Sarubobo – Addictively Sweet | Mixed Media

Arteries - Exploring Embroidered Expression

Welcome to ARTeries where we lead you to broader interpretations of “embroidery”. In the dictionary, it’s defined as “Embroidery: the art or handicraft of decorating fabric or other materials with needle and thread or yarn,” but in our lexicon it means everything from “classic” embroidery to art quilting , mixed media, sculpture, book and paper arts, with new methods, old techniques revisited, and the weird and wonderful.

And now for something completely different from the usual ARTeries fare! Fibristas and Fibristos, i introduce to you: SARUBOBO.

baskets of Sarubobo

I’m not one who’s much for cute or plushie, quite frankly, but when i saw these, i fell in love. The scope for ornamentation, storytelling and possibly odd materials really had me thinking.

Sarubobo - Addictively Sweet | Mixed Media

Sarubobo (baby monkey) are Japanese good luck charms, tiny simplistic figures that symbolize good fortune, happiness and fertility. Newly wed couples are given baskets of them for luck and babies, travellers carry them as safety amulets and children are given them as gifts of love.

They couldn’t be easier to make either! A circle and a rectangle, and some tiny scraps of fabric and you can tell a tale. Group them, pose them, frame them, fun and funny, sweet and silly, trade them, give them as prezzies. Scale them up for pillows and soft furnishings!

Sarubobo - Addictively Sweet | Mixed Media
pillow Sarubobo

How Do You Make Sarubobo?

  1. All you need is a 5cm (2”)circle, and a 5x6cm(2x 2 1/2”) rectangle, add a seam allowance as well. This is the basic size of most of them, but scale up if you have difficulty with tiny pieces–these are hand sewn because of the diminutive size. (I sized up by half an inch as it seemed so small to sew on even by hand!)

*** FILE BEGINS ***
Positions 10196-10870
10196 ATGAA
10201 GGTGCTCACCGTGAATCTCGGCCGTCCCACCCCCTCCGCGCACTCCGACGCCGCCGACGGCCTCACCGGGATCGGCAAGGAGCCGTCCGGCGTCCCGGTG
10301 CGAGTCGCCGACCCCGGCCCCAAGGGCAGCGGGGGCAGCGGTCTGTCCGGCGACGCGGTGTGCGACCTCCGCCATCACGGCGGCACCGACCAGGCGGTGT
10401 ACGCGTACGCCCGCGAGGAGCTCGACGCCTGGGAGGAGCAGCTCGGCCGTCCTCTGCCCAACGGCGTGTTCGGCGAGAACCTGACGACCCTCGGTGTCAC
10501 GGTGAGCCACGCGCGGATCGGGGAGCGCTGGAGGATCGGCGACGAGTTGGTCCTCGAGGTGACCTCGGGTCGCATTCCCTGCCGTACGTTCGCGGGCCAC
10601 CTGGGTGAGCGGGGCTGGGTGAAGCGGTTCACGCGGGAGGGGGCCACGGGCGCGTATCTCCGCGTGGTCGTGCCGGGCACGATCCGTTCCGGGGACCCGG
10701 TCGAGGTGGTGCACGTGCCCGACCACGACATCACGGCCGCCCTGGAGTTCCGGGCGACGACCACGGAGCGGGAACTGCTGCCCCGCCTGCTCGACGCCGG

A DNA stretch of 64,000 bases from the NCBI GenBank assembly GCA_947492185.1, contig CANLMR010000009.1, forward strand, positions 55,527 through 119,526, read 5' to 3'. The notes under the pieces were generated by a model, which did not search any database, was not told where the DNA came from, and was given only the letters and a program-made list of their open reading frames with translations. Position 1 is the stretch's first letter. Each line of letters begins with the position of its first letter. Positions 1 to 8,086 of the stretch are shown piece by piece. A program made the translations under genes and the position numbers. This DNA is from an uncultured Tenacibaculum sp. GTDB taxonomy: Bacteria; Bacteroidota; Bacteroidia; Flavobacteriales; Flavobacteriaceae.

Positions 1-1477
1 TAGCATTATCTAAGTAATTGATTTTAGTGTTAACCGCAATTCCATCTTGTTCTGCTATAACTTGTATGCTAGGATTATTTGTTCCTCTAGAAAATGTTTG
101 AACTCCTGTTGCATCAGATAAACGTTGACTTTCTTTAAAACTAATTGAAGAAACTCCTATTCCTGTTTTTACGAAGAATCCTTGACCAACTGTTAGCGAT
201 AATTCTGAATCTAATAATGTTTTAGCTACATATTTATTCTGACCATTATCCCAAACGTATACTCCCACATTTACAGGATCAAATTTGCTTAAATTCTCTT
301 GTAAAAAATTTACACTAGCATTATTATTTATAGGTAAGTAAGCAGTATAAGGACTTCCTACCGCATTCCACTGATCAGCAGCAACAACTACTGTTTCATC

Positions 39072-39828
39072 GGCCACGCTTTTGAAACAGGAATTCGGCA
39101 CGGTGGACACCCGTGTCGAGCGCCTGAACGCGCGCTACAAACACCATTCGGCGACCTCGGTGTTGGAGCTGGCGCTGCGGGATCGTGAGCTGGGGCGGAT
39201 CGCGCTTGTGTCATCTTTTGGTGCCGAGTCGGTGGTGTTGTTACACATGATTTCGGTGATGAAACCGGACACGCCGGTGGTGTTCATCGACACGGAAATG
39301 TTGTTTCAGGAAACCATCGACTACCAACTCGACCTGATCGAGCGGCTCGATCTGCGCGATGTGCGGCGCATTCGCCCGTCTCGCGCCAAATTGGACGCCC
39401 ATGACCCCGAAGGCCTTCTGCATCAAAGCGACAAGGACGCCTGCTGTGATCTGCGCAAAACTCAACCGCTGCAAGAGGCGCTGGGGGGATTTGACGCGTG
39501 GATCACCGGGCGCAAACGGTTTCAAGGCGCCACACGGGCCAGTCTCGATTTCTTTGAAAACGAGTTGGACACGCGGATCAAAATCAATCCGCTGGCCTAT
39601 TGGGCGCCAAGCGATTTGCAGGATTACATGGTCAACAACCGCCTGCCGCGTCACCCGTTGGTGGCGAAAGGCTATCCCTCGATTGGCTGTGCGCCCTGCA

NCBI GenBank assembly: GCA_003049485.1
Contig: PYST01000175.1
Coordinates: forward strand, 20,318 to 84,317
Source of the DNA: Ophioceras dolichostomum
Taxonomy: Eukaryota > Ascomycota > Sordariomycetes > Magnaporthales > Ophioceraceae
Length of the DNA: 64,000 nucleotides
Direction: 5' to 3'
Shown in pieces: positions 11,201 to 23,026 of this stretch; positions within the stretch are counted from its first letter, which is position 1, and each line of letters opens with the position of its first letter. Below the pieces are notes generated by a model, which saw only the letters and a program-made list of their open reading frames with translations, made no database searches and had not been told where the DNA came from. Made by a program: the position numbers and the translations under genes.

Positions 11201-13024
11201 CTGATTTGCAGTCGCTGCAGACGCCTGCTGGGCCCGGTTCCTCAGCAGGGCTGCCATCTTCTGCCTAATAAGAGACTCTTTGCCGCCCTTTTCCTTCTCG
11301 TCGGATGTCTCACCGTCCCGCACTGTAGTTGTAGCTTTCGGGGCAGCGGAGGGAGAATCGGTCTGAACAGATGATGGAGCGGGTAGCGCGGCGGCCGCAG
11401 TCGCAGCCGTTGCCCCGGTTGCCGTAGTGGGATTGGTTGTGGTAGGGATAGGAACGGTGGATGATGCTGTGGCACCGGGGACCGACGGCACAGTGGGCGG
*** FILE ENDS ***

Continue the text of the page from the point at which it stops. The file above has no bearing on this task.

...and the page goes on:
2. Gather the edges of the circle and draw tight, stuff and sew closed to create a puff ball head.
  3. The body is created by sewing the points to themselves making tiny arms and legs, with a small opening in the belly to insert stuffing.
  4. Sew the belly slip closed, sew the head on–Sarubobo in seconds!

There’s a quick pictorial tute here on Mairuru’s blog.

I’ve seen them strung on ropes like acrobats, attached to keyrings, with elastic on their bellies for use as napkin rings, large as life for costumes(!), sewn to pincushions and as mascots.

What do Sarubobo colours mean?

  • Blue – for luck in study and work
  • Pink for luck in love
  • Green for luck in health
  • Yellow for luck in money
  • Black to remove bad luck
  • Red for protection from bad things, for luck in family life and childbirth
  • White for luck with property
  • Purple for banishing evil spirits

Thought I’d try my hand at a couple too:

Arlee Barr's Sarubobu Doll

First, a very weird baby: couldn’t resist using the rust marks as eyes and then needle-sculpted the mouth. Looks like there’s been surgery on the belly recently!

Then a cat:

TigerCat Sarubobo
TigerCat Sarubobo

Triangular sequins for his ears! I also found that if you stuffed the head very firmly and drew really tight with the gathering thread, that the head would be better formed and easier to attach to the body: use a strong thread for this step and more stuffing than you think you need.

And sometimes despite your best efforts, something will go wrong:

Alien Bug Sarubobo
Alien/Bug Sarubobo

The fabric stretched,  one leg was too small and the body contorted. SO, forget the head part: it’s a one armed alien or bug!

Tips for making Sarubobo:

  1. If you want a certain motif on the fabric to be a “face”, set it slightly off centre on the circle. Though traditionally they have no features, it’s fun to add a little extra personality here. 
  2. If made larger, you could probably sew on a machine if you are dextrous and patient. 
  3. Embroider, cross-stitch, add hair and features, make them into little animals! They won’t be traditional, but they will be yours 🙂
TigerCat vs Alien Bug Sarubobo

Each one of these took half an hour to make, mostly because I fiddled with details. You could probably get them down to 20 minutes and create herds, gaggles, flocks, crowds! Have fun!

Arlee Barr is a Canadian artist, working primarily with textiles. She describes herself as “curious, eccentric and just a little opinionated“.  Surrealist in thought, Fauvist at heart, Arlee likes the eclectic, explorative and absurd. Sprinkled around the interwebs, she can be found hanging around her fantastic blog.

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